Yale Law Journal – Amazon’s Antitrust Paradox

Amazon is the titan of twenty-first century commerce. In addition to being a retailer, it is now a marketing platform, a delivery and logistics network, a payment service, a credit lender, an auction house, a major book publisher, a producer of television and films, a fashion designer, a hardware manufacturer, and a leading host of cloud server space. Although Amazon has clocked staggering growth, it generates meager profits, choosing to price below-cost and expand widely instead. Through this strategy, the company has positioned itself at the center of e-commerce and now serves as essential infrastructure for a host of other businesses that depend upon it. Elements of the firm’s structure and conduct pose anticompetitive concerns — yet it has escaped antitrust scrutiny.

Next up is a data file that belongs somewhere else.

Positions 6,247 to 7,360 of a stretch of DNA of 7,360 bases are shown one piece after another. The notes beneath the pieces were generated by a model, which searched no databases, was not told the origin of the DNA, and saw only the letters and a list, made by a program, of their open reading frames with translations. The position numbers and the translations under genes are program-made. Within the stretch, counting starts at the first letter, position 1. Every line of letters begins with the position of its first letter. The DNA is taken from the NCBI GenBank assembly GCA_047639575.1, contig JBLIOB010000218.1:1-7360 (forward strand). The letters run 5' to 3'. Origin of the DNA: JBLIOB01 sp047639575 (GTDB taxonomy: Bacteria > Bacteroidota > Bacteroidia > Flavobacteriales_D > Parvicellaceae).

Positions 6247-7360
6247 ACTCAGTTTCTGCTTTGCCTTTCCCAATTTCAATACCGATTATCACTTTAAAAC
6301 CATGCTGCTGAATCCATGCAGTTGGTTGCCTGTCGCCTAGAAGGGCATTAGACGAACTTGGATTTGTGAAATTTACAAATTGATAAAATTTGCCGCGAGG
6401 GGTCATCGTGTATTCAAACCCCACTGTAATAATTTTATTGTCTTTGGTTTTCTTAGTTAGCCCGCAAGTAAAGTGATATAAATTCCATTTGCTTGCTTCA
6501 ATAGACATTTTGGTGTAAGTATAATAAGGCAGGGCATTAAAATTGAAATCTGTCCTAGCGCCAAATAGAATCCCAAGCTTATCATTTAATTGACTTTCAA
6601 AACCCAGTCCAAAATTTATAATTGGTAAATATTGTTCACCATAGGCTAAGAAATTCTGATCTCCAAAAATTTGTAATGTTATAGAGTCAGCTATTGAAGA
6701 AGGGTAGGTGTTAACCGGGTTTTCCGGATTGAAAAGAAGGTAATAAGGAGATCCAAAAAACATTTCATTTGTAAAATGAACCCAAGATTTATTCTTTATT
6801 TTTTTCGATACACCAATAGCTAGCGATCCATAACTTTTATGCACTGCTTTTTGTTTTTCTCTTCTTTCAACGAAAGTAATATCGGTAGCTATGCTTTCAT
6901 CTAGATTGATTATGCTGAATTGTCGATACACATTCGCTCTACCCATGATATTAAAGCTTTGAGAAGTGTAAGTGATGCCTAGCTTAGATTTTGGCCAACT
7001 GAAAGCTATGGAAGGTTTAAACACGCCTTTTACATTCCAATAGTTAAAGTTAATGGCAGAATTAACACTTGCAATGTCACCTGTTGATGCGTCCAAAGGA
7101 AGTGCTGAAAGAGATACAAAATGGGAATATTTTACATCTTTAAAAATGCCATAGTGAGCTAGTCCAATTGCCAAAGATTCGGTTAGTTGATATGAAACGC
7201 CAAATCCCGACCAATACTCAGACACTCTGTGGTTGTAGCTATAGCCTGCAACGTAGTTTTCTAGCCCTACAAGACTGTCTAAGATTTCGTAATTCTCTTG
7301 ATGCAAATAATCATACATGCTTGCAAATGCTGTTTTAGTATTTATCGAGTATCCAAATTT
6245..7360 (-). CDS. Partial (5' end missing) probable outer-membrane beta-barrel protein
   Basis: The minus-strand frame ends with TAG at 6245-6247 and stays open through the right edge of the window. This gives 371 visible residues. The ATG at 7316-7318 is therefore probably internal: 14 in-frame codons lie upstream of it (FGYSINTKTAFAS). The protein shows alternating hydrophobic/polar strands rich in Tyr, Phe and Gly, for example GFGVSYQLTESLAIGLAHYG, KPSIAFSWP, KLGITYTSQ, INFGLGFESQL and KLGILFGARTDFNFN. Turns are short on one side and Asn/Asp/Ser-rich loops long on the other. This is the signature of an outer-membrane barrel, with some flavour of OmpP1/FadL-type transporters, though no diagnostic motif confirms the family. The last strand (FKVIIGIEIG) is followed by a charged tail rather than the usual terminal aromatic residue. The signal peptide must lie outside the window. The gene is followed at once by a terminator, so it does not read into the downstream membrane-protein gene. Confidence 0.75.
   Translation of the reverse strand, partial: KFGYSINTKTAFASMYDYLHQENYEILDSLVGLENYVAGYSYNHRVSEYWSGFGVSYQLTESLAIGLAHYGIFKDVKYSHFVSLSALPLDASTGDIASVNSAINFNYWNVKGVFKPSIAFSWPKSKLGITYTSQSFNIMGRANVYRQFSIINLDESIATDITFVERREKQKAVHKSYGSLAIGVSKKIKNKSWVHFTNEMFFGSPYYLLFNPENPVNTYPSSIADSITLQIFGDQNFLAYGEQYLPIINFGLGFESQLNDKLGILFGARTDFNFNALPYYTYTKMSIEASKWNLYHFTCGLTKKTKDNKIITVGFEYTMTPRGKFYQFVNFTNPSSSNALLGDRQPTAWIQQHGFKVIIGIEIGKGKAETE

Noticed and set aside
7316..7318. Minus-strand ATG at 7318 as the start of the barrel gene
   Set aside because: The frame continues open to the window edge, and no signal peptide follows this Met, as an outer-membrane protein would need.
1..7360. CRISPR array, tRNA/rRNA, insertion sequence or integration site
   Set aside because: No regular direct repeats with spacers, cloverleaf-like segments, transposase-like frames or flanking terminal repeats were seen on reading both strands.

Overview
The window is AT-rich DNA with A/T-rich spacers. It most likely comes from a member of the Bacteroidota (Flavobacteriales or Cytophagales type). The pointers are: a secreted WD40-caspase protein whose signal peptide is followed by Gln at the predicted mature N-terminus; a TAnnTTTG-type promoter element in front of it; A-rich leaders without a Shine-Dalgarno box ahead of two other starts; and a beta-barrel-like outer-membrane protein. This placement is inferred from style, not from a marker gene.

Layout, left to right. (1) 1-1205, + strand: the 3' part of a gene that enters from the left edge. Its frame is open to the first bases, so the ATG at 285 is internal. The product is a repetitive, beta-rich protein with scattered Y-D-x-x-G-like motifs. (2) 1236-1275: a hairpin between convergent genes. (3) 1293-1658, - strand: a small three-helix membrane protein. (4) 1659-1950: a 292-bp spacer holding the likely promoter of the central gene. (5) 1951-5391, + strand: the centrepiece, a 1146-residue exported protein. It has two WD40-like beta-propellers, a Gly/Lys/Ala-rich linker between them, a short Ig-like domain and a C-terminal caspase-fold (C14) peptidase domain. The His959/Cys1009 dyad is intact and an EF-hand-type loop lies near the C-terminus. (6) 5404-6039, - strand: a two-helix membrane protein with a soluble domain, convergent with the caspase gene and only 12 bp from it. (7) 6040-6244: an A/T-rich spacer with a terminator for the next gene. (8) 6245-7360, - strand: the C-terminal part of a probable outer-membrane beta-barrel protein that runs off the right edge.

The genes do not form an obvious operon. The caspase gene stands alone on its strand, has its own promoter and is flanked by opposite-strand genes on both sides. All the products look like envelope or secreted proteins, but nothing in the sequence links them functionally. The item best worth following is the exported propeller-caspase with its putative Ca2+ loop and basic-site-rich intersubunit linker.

A law journal article about Amazon and possible antitrust considerations.

By some estimates, Amazon now captures 46% of online shopping, with its share growing faster than the sector as a whole.

That’s impressive. Think of how many small businesses were killed in the US because they were allowed to sell without charging sales tax, effectively getting a discount over local businesses.

And Amazon as expanding, laying he groundwork for a potential delivery network.

I’m a big Amazon user, because living in a semi-rural area, it’s costly and time-consuming to buy things I need. But its frightening to see how big the company has gotten.

Source: Yale Law Journal – Amazon’s Antitrust Paradox

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